Majority LeaderClaire D. CroninClaire Cronin.jpgEaston
Speaker Pro TemporeKate HoganKate Hogan.jpgStow
Majority Vice LeaderMichael J. MoranMichael J. Moran.jpgBrighton
Assistant Majority Vice LeaderJoseph F. WagnerJoseph F. Wagner.jpgChicopee
Sarah K. PeakeSarah K. Peake.jpgProvincetown
First Division ChairJames J. O’DayJames ODay Headshot.jpgWorcester
Second Division ChairRuth B. BalserRuth Balser.jpgNewton
Third Division ChairFrank A. MoranFrank A. Moran.jpgLawrence
Fourth Division ChairThomas A. Golden, Jr.Thomas A. Golden, Jr.jpgLowell
House Ways and Means ChairAaron MichlewitzAaron Michlewitz.jpgBoston
Minority LeaderBradley H. Jones, Jr.Bradley H. Jones, Jr.jpgNorth ReadingRepublican
Assistant Minority Vice LeaderKimberly N. FergusonKimberly N. Ferguson.jpgHolden
Second Assistant Minority Vice LeaderPaul K. FrostPaul K. Frost.jpgAuburn
Third Assistant Minority Vice LeaderSusan Williams GiffordSusan Williams Gifford.jpgWareham
F. Jay BarrowsF. Jay Barrows.jpgMansfield

The most recent election of members was held on November 3, 2020. Representatives serve two-year terms.


The current standing committees in the Massachusetts House of Representatives are as follows:

CommitteeChairVice ChairRanking Minority
Bills in the Third ReadingDenise C. GarlickBrian M. Ashe
EthicsThomas WalshDavid Allen RobertsonSusan Williams Gifford
Federal Stimulus and Census OversightDaniel J. HuntJohn Barrett, IIINicholas A. Boldyga
Global Warming and Climate ChangeSean GarballeyRady MomMichael J. Soter
Human Resources and Employee EngagementDaniel CahillLiz MirandaDonald R. Berthiaume, Jr.
Operations, Facilities and SecurityJoseph W. McGonagle, Jr.Jonathan D. ZlotnikDavid K. Muradian, Jr.
Post Audit and OversightJohn J. MahoneyGerard J. CassidyPeter J. Durant
RulesWilliam C. GalvinSmitty PignatelliDonald H. Wong
Steering, Policy and SchedulingKevin G. HonanTricia Farley-BouvierSusan Williams Gifford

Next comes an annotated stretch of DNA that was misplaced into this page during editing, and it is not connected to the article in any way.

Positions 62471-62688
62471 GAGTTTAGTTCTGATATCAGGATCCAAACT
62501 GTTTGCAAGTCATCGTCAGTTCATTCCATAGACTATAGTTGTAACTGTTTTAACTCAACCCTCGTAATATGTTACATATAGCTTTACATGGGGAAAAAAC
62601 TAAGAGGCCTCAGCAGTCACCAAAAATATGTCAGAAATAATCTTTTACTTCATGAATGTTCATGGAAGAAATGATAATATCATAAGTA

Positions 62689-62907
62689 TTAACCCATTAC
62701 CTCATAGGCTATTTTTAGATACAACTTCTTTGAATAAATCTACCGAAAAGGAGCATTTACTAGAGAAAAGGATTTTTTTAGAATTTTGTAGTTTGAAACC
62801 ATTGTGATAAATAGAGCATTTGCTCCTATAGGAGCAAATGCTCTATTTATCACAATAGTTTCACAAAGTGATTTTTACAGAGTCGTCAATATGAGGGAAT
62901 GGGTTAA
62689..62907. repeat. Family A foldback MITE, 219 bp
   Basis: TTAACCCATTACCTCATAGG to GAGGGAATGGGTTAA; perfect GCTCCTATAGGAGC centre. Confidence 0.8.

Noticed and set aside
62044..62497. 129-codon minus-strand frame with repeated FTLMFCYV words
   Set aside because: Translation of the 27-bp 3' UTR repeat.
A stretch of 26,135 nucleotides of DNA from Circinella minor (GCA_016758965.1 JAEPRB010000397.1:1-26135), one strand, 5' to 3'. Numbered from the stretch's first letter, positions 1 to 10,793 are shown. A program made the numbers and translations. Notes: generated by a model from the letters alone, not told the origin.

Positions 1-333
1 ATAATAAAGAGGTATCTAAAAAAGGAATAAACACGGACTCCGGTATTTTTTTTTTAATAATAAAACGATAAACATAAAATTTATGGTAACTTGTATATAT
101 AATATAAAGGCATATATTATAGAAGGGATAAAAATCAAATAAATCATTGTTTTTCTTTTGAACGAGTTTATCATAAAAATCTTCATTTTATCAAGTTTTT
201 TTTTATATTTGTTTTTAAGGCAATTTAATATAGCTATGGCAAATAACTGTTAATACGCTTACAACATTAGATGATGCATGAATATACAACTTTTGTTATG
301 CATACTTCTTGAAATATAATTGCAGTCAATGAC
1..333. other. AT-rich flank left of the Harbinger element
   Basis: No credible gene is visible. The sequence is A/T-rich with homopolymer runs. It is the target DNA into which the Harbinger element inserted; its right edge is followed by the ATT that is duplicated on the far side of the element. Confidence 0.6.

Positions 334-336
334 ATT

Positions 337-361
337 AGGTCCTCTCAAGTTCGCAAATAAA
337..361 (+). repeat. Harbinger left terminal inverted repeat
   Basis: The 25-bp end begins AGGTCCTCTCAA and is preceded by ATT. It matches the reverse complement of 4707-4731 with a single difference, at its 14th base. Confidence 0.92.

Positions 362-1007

Ways and MeansAaron MichlewitzAnn-Margaret Ferrante
Paul J. Donato (Assistant Vice Chair)
Todd M. Smola

Current members and districts

Past composition of the House of Representatives

Composition by municipality in the 187th General Court.
Composition by municipality in the 188th General Court.
Composition by municipality in the 189th General Court.
Composition by municipality at the beginning of the 190th General Court.
Composition by municipality at the beginning of the 191st General Court.

See also


  1. ^
  2. ^ The Massachusetts State House, p. 110, 111. Commonwealth of Massachusetts: Boston, 1953.
  3. ^ League of Women Voters of Massachusetts Archived October 25, 2006, at the Wayback Machine
  4. ^ See Amendment CI of the Massachusetts Constitution, adopted by voters in 1974
  5. ^ “The ‘Sacred’ Cod Moves to the New State House”. Mass Moments. Mass Humanities. Retrieved June 7, 2020.
  6. ^ “House members”. The 192nd General Court of the Commonwealth of Massachusetts. The General Court of the Commonwealth of Massachusetts. April 7, 2021. Retrieved May 5, 2021.
  7. ^ “House Members”. The 192nd General Court of the Commonwealth of Massachusetts. The General Court of the Commonwealth of Massachusetts. September 24, 2021. Archived from the original on September 24, 2021. Retrieved October 15, 2021.
  8. ^ “Massachusetts House of Representatives”. Ballotpedia. Retrieved March 27, 2021.
  9. ^ “House Leadership”. The 192nd General Court of the Commonwealth of Massachusetts. The General Court of the Commonwealth of Massachusetts. 2021. Retrieved November 18, 2021.

Further reading

External links